1986 - Old Tommy drank in a pub in an East Belfast back-street. He only lived a couple of streets away so he could get drunk and still manage to find his way home. It was a daily routine he carried out as if he was occupying his time while waiting for God to bring him home. He was a wee man who 'never bothered anybody'. Tommy did his own thing, drifting through life on the soft cushion of repetition. Tommy’s life had a gentle uncomplicated rhythm. He was in his retirement years and wanted no fuss or bother.
Tommy was a friendly man who struck up conversations with many folk in the bar. He would tell tales from his past and each time he eventually he would get around to reciting a story of how he once played trumpet for music-legend Duke Ellington. ‘The Duke’ came to perform in Belfast one night during the 1940's and Tommy was recruited to play trumpet for him at the concert. This was Tommy's conversation centrepiece. "There are not many who can say they’ve played for The Duke!" he would tell anyone who was listening.
That musical night was his little slice of fame on which he rested as he slowly gave up playing a musical instrument. Working in the Shipyard and raising a family was not at all conducive with being involved in the Arts. I once asked Tommy why he quit playing trumpet. He told me that he got married at the age of twenty-one when " she found out she was pregnant.” You got a girl pregnant and you married her. That was the proper thing to do in the 1940's. Tommy became a young husband and father and "one thing led to another and I just stopped playing." His dream of being a musician was replaced by the cold reality that this was not to be.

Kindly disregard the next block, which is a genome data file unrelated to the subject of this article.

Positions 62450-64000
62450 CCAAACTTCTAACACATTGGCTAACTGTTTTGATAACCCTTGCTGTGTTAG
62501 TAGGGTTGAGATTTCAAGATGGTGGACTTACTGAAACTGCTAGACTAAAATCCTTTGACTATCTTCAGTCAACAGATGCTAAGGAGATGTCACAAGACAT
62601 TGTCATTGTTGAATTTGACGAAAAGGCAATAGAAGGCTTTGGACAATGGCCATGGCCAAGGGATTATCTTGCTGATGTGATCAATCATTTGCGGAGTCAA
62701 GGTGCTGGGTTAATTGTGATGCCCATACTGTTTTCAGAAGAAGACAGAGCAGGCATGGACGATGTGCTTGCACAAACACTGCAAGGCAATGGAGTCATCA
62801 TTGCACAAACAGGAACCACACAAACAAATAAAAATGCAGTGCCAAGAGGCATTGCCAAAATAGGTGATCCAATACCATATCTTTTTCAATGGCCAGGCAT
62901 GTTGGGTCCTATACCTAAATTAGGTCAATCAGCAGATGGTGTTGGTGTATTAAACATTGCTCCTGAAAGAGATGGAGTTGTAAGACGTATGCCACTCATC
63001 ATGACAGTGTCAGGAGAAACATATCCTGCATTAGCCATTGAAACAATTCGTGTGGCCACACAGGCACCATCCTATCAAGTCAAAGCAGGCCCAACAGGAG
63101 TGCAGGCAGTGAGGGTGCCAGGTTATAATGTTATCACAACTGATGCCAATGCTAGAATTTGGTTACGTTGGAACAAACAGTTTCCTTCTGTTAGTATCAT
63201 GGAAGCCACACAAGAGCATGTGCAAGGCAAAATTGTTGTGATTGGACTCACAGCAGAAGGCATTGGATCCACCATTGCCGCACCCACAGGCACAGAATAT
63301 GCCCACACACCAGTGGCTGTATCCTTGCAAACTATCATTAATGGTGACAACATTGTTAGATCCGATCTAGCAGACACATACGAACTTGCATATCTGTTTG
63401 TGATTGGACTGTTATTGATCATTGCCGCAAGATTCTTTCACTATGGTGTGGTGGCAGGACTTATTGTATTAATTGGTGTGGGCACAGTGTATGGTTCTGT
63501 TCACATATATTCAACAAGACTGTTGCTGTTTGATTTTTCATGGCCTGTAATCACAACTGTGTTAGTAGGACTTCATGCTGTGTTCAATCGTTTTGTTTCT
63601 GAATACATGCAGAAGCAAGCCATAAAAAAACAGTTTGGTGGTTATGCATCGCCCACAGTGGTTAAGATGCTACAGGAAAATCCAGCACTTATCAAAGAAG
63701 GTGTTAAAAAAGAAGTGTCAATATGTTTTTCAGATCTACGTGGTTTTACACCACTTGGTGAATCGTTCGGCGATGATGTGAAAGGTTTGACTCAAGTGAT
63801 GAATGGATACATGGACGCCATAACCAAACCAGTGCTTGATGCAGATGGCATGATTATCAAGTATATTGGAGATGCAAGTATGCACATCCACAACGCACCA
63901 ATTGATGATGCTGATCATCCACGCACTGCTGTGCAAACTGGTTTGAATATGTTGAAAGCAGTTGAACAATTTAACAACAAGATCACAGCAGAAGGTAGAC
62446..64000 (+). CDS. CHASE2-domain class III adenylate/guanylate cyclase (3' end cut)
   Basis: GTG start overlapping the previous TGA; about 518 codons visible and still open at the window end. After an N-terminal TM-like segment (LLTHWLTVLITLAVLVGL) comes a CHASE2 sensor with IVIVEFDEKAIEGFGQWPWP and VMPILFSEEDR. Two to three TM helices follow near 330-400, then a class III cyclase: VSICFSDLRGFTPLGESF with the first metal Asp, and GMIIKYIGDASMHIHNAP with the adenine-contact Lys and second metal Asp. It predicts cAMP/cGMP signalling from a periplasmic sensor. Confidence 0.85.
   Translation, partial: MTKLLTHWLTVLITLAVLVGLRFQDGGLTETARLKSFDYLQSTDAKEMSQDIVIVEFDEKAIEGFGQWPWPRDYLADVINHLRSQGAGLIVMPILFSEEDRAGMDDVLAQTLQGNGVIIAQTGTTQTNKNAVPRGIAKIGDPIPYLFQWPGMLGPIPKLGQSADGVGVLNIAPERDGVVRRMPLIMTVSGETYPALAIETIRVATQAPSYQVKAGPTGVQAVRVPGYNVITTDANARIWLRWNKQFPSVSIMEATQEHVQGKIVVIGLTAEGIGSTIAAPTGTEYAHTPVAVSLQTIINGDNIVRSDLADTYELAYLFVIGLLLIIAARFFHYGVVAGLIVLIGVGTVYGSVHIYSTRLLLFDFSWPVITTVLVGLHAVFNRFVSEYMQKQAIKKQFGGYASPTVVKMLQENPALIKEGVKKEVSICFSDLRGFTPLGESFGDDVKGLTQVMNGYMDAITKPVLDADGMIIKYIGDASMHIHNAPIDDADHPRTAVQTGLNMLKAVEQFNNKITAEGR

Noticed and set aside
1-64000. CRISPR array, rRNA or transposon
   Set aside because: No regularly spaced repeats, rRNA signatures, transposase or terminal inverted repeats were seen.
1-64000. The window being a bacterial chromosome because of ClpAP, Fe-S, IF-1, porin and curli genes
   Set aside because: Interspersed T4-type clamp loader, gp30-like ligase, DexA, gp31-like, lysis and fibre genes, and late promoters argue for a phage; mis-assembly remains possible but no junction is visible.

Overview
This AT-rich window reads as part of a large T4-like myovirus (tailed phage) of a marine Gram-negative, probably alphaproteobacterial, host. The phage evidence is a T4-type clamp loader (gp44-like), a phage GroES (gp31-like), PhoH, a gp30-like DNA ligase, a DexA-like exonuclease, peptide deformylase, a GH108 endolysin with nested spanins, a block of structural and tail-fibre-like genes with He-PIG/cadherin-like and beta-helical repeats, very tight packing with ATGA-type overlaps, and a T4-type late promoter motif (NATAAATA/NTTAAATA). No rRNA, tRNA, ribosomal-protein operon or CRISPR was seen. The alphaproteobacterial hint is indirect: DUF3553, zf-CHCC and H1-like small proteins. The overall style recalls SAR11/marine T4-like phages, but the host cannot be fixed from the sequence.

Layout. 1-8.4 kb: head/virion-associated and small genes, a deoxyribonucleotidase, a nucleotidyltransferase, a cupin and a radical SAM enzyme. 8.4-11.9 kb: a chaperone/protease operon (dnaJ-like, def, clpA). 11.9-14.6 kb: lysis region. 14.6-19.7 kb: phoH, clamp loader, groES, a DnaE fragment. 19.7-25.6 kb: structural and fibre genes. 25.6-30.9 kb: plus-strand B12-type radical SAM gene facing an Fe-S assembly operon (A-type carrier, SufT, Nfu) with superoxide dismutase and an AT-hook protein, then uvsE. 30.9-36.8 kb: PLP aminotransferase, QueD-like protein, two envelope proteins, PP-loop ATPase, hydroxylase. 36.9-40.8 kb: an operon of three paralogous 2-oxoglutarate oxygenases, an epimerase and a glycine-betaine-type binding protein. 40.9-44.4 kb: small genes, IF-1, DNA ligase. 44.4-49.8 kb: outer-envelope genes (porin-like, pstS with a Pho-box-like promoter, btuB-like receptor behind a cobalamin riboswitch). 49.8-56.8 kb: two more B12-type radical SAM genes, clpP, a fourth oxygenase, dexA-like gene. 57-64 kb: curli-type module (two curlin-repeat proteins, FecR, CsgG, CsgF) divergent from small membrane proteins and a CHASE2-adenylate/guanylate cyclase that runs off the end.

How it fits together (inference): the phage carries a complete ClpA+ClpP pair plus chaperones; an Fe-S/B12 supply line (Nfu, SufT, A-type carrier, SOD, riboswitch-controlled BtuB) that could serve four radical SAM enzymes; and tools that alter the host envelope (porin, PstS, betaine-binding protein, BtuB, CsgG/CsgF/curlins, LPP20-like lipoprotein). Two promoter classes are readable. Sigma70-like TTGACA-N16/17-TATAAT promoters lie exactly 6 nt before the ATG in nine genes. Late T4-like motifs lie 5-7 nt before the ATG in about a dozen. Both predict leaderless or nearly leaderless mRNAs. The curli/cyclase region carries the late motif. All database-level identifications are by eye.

After the struggles of young adulthood followed by the middle-age years, Tommy had finally found his own routine in life. He seemed happy with his wife, son, daughter ("the gentleman's family") and grandchildren. He had a small crowd of good mates waiting for him every day in the bar. What Tommy had didn’t amount to fame or fortune but it was enough.
After that night when he played music with Duke Ellington, Tommy spent the following forty years slowly sinking into alcohol-oblivion. This hazy world softened the inner secrets and the 'what could have been' thoughts that swirled around his head. With alcohol they disappeared. Tommy had reached the stage when the war was over; there was no more fighting; no more dreaming of a possible past. Heaven was now waiting for Tommy to be with the wee wife he lost a few years back - "God rest her soul..." he would say each time she spoke her name.
Tommy may not have fulfilled his dream of being a musician but he did actually play trumpet for ‘The Duke’. There really aren’t many who can say that.